Husband has a company and I pay him out of the company account. I try to maintain the company account balance at a certain amount which includes several months worth of company expenses (money for taxes, insurances, truck payments) plus several months pay for him personally. Of course, if he is off work for any amount of time the money very quickly depletes and we revert to what I call a bare-bones budget. After years and years of doing this I don't lose sleep (as often) and I have learned to have faith that we will always get by one way or the other. I recognize that not everyone is so lucky and I can empathize with the stress they must be under. While it might sound good to have "several months" saved up, it is my goal to have a year's worth of money saved, both for ourselves and the company. An accessible way for us to save, personally, is to consistently move money into our Tax-Free Savings Accounts (a financial goal from last year was to get Husband set up with a TFSA, which I did).

Because the company is taxed at a much lower rate than we are personally, it makes more sense to leave as much money as possible in the company account and invest it from there (corporate investment account). One of my financial goals last year was to set up a corporate investment account that I could move money into when it felt safe to do so. I am very proud to say that I managed two such payments of a decent size last year.

So to clarify what all of this means, I pay Husband as little as possible because as soon as that money comes to him personally he is taxed on it at a rate of 30-35% (guessing). As long as it is in the company account, I can access it if need be but pay lower taxes (possibly around 13%? I'm hopeless with numbers). So rather than paying him lots and letting it sit in our savings account, more money is left untouched in the company account. When it rises above my magic number, I skim that off into the investment account.

Investing money from the company account into the corporate investment account rather than into our own savings and TFSA, RRSPs etc means we save on company taxes and aren't taxed personally at the higher rate. But out of our own personal money we are still contributing to Registered Education Savings Plans for our kids, each of us has RRSPs, plus our own investment portfolios (another goal was having Husband set up with personal investments in 2016. I'm starting to feel like I did pretty good last year!).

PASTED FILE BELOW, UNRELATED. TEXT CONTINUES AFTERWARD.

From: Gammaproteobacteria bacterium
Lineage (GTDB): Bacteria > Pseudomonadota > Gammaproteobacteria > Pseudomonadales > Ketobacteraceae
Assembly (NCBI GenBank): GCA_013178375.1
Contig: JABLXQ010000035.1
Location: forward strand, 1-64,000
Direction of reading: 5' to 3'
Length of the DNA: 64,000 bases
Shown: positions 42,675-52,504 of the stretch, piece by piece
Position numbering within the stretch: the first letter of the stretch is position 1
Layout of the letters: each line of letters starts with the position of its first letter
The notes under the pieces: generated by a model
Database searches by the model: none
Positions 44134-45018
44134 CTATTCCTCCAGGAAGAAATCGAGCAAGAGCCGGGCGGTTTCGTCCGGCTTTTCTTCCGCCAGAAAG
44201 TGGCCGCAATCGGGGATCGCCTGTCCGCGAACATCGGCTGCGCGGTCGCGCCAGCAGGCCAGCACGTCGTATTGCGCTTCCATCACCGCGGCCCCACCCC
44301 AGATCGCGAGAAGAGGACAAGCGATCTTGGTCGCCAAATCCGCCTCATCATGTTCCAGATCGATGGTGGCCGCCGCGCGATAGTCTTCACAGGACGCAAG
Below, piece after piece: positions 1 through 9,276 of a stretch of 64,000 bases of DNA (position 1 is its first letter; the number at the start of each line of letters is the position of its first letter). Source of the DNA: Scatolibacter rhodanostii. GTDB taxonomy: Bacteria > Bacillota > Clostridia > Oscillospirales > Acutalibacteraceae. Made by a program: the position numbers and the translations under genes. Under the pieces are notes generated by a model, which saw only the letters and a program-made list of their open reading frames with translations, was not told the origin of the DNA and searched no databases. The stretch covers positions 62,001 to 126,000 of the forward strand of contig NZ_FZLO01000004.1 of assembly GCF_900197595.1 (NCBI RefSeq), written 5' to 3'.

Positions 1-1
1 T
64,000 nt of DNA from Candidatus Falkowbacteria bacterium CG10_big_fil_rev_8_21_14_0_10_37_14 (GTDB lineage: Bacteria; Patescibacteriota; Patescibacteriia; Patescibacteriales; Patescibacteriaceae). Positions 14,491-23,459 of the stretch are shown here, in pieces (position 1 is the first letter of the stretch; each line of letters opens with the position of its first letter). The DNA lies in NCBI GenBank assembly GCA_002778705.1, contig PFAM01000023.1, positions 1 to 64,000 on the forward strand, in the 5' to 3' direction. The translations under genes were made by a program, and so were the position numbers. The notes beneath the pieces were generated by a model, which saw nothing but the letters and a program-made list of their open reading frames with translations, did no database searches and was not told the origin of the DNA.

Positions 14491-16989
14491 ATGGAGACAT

So, back to the camper.

My challenge is to hone my household budget down as strictly as possible so that I can still make a number of sizable over payments on our camper without paying Husband more out of the company account (and paying more in tax).

Since I already pay us fairly closely to what our expenses are, there won't be a pile of wiggle room but that is the challenge. Saving on groceries and reducing our discretionary spending, cutting the satellite dish come spring, doing some side jobs personally, all of this will contribute towards our goal of paying the camper off ASAP. Because of the interest. And because I am uncomfortable having more than one loan (besides our mortgage) at a time.

It is important for me to note that from the monthly amount I pay Husband I also need to save for birthdays, Christmas, 2 small vacations, skating and/or hockey as J has declared he wants to try hockey next year. I drive an 8 year old truck which will need replacing eventually. We have property taxes and home insurance due in the spring. Basically, there are a lot of things to save for. Even just writing this out has convinced me to make time to do up a proper budget to keep it all straight.

I do find this all a bit overwhelming. Without steady work we would go from possibly paying something off to, instead, being relieved that we are even able to make regular payments while paying the interest, saving less, and doing without the extras. And that could easily happen. BUT. And this is a huge BUT. Having the singular goal of paying that camper off by the fall of 2017 gives me the incentive to save more. Resist temptation. Eschew splurging on non-essentials. Get creative about making money on the side. Trade. Barter. Borrow.

I think I will leave you now and go sit down with a very sharp pencil and start combing through statements. I am sure that I can find ways to cut our spending and reach our new 2017 goals. I plan to do this by:

1) Menu-planning to save on groceries
2) Reduce fees and service charges if possible
3) Make more money on the side (future post on this subject!)
4) Have No Spending Days Weeks Months
5) Use cash back air miles and PC points to have at least one month's free groceries (put that month's grocery money towards camper)
6) Get very creative planning our family vacations to minimize spending while maximizing fun
7) Purge and sell unnecessary and unwanted belongings
8) Use cash and gift cards that we have on hand